‘As president, head of the ruling SNS (Serbian Progressive Party), and de facto leader of the government, Vucic would extend his influence across the legislative, executive, and judiciary branches, resulting in an unprecedented concentration of power since Slobodan Milosevic’s rule in the 1990s. Vucic, who as information minister in the late 1990s presided over legislation designed to muzzle dissent against Milosevic, has been accused of stifling media freedoms since becoming prime minister almost two years ago’ (Reuters, 28.6.17).
The above quote is published in Reuters and also the Irish Times. It originated from the risk consultant group Teneo Intelligence.
Critics of the new Prime Minister say that she was put in this role to improve Serbia’s chances of gaining access to the EU. He may also have considered that it would undoubtedly present himself in a more liberal light, thereby appeasing Europe and acting as a shield to hide his autocratic tendencies.
Vucic has close ties with Moscow and many of his cabinet ministers (now Brnabic’s cabinet ministers I suppose), include no small number of pro-Kremlin figures. He likes to play both sides. In saying that, his new Prime Minister may have other ideas. On Friday, according to Bloomberg, she said the following from the government office in Belgrade:
‘The EU is where we’re going — that’s clear. We do have emotional ties with Russia because of tradition, culture and religion. There are many people in Serbia who completely perceive Russia as our big brother, our protector and those sentiments can’t be disregarded, but our strategic path is the EU’ (Bloomberg, 3.7.17).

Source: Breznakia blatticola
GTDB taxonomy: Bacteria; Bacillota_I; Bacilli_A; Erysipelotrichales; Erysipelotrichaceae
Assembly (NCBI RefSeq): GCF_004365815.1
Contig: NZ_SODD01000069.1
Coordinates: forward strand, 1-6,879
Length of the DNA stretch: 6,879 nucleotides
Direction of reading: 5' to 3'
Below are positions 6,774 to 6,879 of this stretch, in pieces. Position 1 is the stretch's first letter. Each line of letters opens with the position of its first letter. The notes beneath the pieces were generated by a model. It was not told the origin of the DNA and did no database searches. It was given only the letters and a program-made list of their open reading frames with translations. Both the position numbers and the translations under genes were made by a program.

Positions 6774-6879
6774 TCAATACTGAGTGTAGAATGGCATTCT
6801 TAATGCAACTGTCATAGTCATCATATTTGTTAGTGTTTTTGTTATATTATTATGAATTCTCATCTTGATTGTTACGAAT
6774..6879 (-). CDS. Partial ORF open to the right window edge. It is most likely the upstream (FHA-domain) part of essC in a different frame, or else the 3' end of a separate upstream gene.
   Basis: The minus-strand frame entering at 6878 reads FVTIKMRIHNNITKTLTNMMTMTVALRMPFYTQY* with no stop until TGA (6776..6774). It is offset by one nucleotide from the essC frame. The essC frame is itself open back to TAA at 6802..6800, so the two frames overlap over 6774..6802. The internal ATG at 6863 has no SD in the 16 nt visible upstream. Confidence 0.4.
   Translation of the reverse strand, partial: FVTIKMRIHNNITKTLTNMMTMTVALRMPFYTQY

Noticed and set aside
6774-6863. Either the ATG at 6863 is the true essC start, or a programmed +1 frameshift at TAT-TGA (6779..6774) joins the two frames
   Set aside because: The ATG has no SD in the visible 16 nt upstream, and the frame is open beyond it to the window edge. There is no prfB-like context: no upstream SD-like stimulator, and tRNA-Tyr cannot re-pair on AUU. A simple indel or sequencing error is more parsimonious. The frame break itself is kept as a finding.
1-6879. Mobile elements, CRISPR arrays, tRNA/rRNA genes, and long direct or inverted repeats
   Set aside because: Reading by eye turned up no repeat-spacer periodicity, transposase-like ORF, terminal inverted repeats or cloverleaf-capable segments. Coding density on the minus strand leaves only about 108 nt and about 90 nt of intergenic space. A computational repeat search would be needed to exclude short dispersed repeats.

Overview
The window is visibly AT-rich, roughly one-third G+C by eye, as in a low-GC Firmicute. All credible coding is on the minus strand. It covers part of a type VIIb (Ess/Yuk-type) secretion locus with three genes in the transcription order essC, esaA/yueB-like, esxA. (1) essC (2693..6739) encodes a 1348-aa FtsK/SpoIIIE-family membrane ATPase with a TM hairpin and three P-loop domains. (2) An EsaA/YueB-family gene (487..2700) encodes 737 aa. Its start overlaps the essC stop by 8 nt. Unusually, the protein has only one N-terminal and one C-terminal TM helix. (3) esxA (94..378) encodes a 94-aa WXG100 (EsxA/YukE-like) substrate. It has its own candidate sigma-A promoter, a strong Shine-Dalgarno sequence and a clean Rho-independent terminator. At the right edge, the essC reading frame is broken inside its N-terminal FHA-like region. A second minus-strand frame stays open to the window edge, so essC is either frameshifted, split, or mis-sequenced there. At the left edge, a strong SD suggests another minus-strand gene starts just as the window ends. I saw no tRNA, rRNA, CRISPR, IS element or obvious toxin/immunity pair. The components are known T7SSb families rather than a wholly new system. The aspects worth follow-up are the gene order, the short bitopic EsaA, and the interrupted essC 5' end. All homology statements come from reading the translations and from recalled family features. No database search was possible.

FT, 29.6.17, ‘Serbia set for first openly gay leader’:
The Independent, 15.6.17, ‘Serbia President names Ana Brnabic its first openly gay and first female Prime Minister’:
Reuters, 28.6.17, ‘Serbia’s first female PM pledges education reform and EU membership’:
The Irish Times, 30.6.17, ‘Ana Brnabic defies critics to become first woman to lead Serbia’:
Sputnik News (Russian news site in English), 30.6.17, ‘New Serbian Government to continue opposing anti-Russian sanctions’:
Bloomberg, 2.7.17, ‘Another IMF deal for Serbia isn’t a sure thing, says new Premier’:
Bloomberg, 3.7.17, ‘Serbia will pick EU over Russia if forced to choose’:
New York Times, 28.6.17, ‘Serbia gets its first female, and first openly gay, Premier’. A very good article. Worth reading:
La Croix, 19.6.17, French news site giving a bit of background on Serbia’s new Prime Minister:
Balkan Insight, 30.6.17, ‘
Stratfor, 11.4.16, gives an excellent account of Serbia’s history. Whilst it is easy to understand, it goes into a great deal of useful detail:
This link gives a very good and simple timeline of the events in Serbia, including the time under Milosevic, and it has maps too. It’s not something that’s easy to explain but I’ve tried to choose something short and accessible. The timeline only goes up to 2011 but that’s sufficient as it covers all the complicated bits:
BBC. 28.9.14, on why the Pride Marches were stopped in Serbia:
Associated Press (Yahoo), 3.10.12, ‘Gay Pride March banned in Serbia’:
And from the Guardian, 10.10.10:
LSE Blog on Serbian Presidential Election, 15.2.17: